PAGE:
The Peugeot 208 GTi has a lot on its shoulders. Not only does it have to face stiff competition from the Ford Fiesta ST and Renault Clio RS, it is also charged with reenacting the brilliance of the iconic 205 GTI in the 80s, which was tarnished by the 206 and 207 GTis that followed it.
It isn’t an easy task. Cars these days, even the hot versions, have to appeal to the masses to get the corporate stamp of approval. This means Peugeot has to build a 208 GTi that is close to enthusiasts’ hearts, while at the same time remain drivable and comfortable in the real world. So, even before getting behind the wheel of the 208 GTi, I understand it would be a miracle if it possesses the raw freneticism of the 205. But let’s see…
Under the bonnet of the 208 GTi is a 1.6-litre turbocharged four-cylinder petrol engine jointly developed by BMW and PSA Peugeot Citroën, which can also be found in the Mini and Peugeot RCZ. The 147 kW of power and 275 Nm of torque that it develops are distributed to the front wheels through a six-speed manual gearbox, which is the only transmission available.
The chassis has been tighten and suspension settings have been tweaked over those of the standard 208 with 20% stiffer spring rates, firmer dampers, thicker anti-roll bar, stiffer front sub frame and rear cross member and reinforced shock absorbers. Sitting 8mm closer to the ground, the 208 GTi features sporty 17-inch alloy wheels with 205/45 tyres, housing 302mm ventilated discs at the front and 249mm at the rear. There is also a discrete set of wheel arches, red painted brake calipers, side skirts and a rear spoiler to further justify its entry to the hot hatch club.
Styling wise, the 208 GTi is a huge success. In black and with those chrome-effect body trim, this little hatch does turn quite a few heads wherever you go. Inside, the dash layout is a bit of a mess like the standard car but there is some really cool black and red gradient effect trim pieces on the door and dash. The leather wrapped steering wheel with red stitching is just the right size and feels good to hold. The body hugging leather sport seats not only pump up the interior further but also provide excellent support during sporty driving.
So, what’s it like to drive? In true GTi spirit, the 208 is one of those cars that can back its sharp looks with real performance. The turbo four-pot is potent and dependable. Flatten the throttle in first and a surge of turbocharged power sends the rev needle quickly across the arch. Grab second keeping the right foot planted and the flat torque curve keeps the engine right in the powerband. Delivery remains strong and it’s time for third as the revs dance on the red line. Torque steer is surprisingly minimal and 100 km/h arrives in a swift 6.8 seconds from a standstill (7.0 seconds on test).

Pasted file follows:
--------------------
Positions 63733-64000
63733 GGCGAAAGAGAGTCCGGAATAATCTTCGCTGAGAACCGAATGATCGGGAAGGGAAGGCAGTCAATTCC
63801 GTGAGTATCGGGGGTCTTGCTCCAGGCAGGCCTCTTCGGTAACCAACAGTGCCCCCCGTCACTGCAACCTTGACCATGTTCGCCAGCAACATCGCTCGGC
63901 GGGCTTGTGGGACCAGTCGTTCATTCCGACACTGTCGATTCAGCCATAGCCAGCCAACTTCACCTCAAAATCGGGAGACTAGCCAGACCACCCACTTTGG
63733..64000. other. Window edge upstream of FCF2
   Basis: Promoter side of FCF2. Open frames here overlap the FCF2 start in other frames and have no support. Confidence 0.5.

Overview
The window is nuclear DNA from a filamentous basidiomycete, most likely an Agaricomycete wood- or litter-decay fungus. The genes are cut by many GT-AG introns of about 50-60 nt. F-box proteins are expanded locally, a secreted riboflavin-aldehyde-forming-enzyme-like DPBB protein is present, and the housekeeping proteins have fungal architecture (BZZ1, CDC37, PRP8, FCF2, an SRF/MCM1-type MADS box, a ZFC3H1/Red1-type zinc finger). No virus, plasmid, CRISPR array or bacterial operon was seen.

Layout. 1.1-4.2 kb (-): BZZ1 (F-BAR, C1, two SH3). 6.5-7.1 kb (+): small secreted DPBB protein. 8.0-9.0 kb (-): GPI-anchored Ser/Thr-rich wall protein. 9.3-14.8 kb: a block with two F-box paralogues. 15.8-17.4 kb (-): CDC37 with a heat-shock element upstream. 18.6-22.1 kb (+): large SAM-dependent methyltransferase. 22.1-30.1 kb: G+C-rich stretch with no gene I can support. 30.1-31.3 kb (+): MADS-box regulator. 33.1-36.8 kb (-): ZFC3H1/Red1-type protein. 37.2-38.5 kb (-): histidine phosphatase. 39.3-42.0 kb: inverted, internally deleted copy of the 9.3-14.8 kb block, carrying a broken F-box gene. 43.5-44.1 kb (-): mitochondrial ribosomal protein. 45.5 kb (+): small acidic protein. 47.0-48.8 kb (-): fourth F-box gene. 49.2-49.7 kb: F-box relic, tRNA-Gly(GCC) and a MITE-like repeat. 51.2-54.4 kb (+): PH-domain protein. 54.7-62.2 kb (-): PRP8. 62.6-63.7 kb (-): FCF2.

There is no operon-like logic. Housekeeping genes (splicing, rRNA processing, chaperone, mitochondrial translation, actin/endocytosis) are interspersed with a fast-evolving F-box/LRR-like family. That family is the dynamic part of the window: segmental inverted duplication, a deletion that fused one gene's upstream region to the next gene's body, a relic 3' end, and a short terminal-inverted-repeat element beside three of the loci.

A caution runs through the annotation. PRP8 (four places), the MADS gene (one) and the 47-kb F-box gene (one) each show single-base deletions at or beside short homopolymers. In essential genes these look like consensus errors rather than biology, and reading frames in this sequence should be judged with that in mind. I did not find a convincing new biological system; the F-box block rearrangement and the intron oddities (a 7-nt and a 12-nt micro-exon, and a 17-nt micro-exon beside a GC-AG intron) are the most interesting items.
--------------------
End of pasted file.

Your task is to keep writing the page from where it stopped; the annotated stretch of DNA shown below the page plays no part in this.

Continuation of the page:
While revving out the GTi is fun, almost addictive at times, the accompanying soundtrack doesn’t quite fit the same bill. Sharing the same engine as the RCZ, it’s a pity the 208 didn’t get its cousin’s sportier sounding exhaust.
Serve the 208 with some corners and it becomes evident there is no shortage of effort in tweaking the car’s handling. The 208 feels light, agile and composed. Unleashed, it traces an intended line of travel with excellent grip, only showing signs of giving up at the slowest corners. The strong and progressive brakes further add to the remarkable dynamics.
While there’s no doubt the chassis’ emphasis is on handling, the ride quality is far from harsh. It actually rides rather well on our dimpled roads. There are a few issues however. The six-speed manual feels a bit clunky when things get busy and the steering, although obeys your every command, isn’t capable of conveying much information from the road.
Peugeot claims the 208 GTi’s combined fuel economy is 5.9L/100km. On test, it averaged 7.9L/100km with an equal split of urban, freeway and sporty driving. That’s a substantial 2 litres off the figures on paper, despite Peugeot’s effort to make it 165 kg lighter than the 207 GTi it replaces, at 1,133 kg.
Peugeot is finally back in the game with the 208 GTi. While it is not as focused as the 205 GTi, this little hot hatch has grown to offer a different appeal. The 208 sits right in the sweet spot where potent performance and zippy handling meet attractive styling and everyday usability. And we are happy to welcome another worthy challenger to this category.
|Price (Excl. On-Road):||From $29,990|
|Warranty:||3-year or 100,000km|
|Engine:||Turbocharged 1.6-litre 4-cylinder petrol (FWD) 147kW @ 5,500rpm, 275Nm @ 1,700rpm;|
|0-100 km/h||Claimed: 6.8 seconds; Tested: 7.0 seconds|
|Fuel Consumption (Combined):||Claimed: 5.9L/100km; Tested: 7.9L/100km|
|Dimensions:||Length: 3962mm, Width: 1739mm, Height: 1460mm, Wheelbase: 2538mm|
|Kerb Weight||1,133 kg|
Competitors: Ford Fiesta ST, Renault Clio RS 200